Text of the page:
Why go on holiday to The Gambia?
Long sandy beaches that are never overcrowded, a vibrant colourful culture, wonderful wildlife and friendly English speaking locals; there’s no end of reasons why you should consider a Gambia holiday.
The Gambia in West Africa is a fascinating place, and with no rain between November to the middle of June virtually guaranteed. And temperatures in the 30s, it is a fantastic winter sun destination. The coast has many lovely, long sandy beaches which are never over-crowded, even in the height of the season. And you’ll find it much cheaper than many other popular winter sun locations such as the Caribbean. Plus it is less than 6 hours away and within the same time zone as the UK, so there is no need to worry about jet lag.
Some people also like visiting in the summer when it’s quieter. Rain tends to fall in short, sharp showers, often at night, but in the day it’s never long before the sun starts shining again. It is very humid, though, and it’s worth noting that many restaurants and some hotels shut down in the summer.
Things to do in The Gambia on a budget
Many holidaymakers from Europe head here to relax by the sea or pool but it would be a crime for any visitor to stay in their hotel and not get out and about, meet the locals, discover the culture and see some of the beautiful wildlife. Gambians are incredibly friendly, some might say too friendly, but even the most persistent ‘bumster’, as the local boys who hang around the tourist areas are known, mean you no harm and just hope to make a little money by being your guide, friend or boyfriend. There are some great organised excursions, but these can be expensive so here are my top tips for things to do in The Gambia on a budget, many of which are entirely free.
1. Craft markets
Now that you’re an old hand at haggling having negotiated a great price for your taxi, visit a local craft market and hone your skills. Whatever the stallholder asks for, you want to at least half it and end up meeting in the middle. The trick is to think before you start – Do I really want this and what price am I willing to pay? I’m hopeless at mental arithmetic, so I’ve been known to keep a credit card size conversion table (that I’ve made myself ) in my purse which I can glance at as needed. Some stallholders can be a little pushy but smile, stick to your guns, take your time and go with the flow.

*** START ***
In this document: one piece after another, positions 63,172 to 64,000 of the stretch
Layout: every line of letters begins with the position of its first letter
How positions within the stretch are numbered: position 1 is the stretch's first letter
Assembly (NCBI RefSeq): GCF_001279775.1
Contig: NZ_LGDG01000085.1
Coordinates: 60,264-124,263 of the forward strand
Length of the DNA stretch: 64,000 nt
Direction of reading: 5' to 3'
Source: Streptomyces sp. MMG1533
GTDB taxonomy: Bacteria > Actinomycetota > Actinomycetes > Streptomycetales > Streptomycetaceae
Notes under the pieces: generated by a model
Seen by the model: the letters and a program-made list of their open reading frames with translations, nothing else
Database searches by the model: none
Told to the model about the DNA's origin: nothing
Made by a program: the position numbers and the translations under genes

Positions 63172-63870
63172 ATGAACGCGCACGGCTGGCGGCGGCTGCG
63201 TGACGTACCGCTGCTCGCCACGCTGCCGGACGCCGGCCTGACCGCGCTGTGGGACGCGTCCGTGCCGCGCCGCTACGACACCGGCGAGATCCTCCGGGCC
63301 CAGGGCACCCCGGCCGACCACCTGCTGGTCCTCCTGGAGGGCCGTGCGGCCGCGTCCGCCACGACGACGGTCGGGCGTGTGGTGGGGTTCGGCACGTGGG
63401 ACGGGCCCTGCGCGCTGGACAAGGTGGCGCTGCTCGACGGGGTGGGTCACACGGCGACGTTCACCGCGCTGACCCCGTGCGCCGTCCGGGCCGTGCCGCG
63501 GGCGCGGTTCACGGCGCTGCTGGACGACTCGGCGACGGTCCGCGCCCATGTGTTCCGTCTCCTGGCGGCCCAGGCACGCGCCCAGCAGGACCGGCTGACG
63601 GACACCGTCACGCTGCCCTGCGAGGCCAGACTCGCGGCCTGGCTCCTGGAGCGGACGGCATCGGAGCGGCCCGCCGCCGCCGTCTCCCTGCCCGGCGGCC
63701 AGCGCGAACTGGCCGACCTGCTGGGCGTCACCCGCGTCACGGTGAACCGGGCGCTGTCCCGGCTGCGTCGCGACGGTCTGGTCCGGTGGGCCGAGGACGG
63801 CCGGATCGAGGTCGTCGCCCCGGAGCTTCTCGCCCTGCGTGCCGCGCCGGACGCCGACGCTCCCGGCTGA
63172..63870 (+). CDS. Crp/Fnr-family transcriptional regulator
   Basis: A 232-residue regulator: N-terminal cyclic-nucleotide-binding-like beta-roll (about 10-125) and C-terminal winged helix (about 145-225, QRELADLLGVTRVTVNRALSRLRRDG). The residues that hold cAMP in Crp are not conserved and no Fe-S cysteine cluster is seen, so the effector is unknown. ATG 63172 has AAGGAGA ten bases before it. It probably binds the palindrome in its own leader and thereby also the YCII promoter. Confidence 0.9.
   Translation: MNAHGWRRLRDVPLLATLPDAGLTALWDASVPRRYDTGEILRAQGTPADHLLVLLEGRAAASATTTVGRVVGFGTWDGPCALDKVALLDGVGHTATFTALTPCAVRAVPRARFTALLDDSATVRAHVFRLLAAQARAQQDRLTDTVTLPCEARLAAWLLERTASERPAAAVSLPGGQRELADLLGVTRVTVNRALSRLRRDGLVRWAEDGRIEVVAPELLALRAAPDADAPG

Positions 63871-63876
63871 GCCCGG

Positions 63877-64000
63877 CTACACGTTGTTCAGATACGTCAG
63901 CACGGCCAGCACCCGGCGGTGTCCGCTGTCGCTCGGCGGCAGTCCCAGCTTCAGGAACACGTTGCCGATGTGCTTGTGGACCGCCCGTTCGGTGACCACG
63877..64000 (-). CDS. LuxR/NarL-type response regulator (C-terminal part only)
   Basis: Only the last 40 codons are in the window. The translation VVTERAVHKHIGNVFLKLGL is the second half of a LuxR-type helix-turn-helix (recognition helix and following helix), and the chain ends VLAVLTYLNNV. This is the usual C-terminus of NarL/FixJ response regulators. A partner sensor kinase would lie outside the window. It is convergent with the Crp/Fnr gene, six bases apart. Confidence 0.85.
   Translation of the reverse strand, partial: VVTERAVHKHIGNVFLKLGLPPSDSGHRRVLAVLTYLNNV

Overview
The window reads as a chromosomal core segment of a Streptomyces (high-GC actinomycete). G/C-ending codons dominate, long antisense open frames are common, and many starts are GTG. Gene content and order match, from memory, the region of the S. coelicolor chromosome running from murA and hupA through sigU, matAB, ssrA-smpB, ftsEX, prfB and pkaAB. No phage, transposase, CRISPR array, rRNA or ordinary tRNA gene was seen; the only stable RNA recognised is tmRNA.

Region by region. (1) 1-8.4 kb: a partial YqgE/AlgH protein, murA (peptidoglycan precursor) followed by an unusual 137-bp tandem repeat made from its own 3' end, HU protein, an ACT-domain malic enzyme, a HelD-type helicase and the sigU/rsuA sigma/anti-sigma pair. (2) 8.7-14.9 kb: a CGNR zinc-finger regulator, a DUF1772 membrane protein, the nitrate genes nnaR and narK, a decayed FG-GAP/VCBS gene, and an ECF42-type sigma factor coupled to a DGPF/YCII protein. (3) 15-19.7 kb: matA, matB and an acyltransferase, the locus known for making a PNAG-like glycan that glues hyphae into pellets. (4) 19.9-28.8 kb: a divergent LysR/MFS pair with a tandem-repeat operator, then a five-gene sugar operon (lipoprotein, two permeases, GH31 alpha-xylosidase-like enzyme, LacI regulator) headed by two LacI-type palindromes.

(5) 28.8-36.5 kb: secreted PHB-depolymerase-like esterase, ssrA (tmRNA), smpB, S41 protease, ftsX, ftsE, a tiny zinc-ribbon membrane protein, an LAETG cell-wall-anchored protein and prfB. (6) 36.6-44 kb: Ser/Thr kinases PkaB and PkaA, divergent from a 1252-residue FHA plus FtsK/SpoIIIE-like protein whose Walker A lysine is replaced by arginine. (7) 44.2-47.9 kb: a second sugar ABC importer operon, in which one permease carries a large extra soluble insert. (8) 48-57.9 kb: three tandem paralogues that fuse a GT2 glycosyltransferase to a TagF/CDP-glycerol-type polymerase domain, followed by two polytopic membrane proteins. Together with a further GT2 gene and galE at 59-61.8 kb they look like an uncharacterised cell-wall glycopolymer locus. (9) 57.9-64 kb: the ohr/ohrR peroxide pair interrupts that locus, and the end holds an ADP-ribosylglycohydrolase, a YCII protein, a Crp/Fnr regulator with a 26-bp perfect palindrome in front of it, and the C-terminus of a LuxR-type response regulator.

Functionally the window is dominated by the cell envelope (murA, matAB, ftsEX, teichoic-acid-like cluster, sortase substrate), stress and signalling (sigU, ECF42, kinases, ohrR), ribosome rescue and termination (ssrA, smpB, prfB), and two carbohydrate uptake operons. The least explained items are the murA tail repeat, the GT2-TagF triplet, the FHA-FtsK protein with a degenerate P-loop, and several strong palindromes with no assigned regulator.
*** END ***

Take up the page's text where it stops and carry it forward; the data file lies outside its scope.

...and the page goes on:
The best-known markets are at Serrekunda, the largest town in The Gambia, and the Royal Albert Market in the capital, Banjul. Both of these towns have large markets selling everything under the sun with a tourist craft market attached. There are many other craft markets dotted around, including Kololi, Kotu, Fajara and Bakau. While people are usually happy to have their photograph taken in the tourist craft markets, in the parts of the markets aimed at locals, many people do not like it or will expect to be paid. I find the easiest thing to do is to hire a guide (your driver can help you find one when you get there). Explain that you want to take photographs and ask your guide to ask people for you if they mind and to explain that you are not able to pay anyone.
2. Fishing Village
There are fish markets at Bakau, Tanji and Sanyang. These are colourful, vibrant places where you can watch the pirogues (fishing boats) come in and unload the day’s catch. Men and women wade into the water and bring back buckets on their heads full of fish. Women buy and sell the fish while the seagulls squawk overhead ever hopeful of a few scraps. Any keen photographers will love all the colour and action but keep in mind that, as with the local markets, many people don’t like to be photographed. While you’ll have to pay for a taxi or hire a bicycle to get there once there, it is free to watch all the action.
3. Sanyang Beach
4. Drink Julbrew
Although a predominantly Muslim country, where most citizens don’t drink alcohol, The Gambia is very moderate and tolerant of other religions and cultures. So much so that they even have their own brewery, Julbrew. While I’m not a huge lager fan, I do enjoy a cool Julbrew by the beach, preferably watching the sunset. My favourites places to drink it are the beachside restaurant at Cape Point called, Calypso and at the Baracuda Bar in the Kombo Beach Hotel in Kotu (pictured below).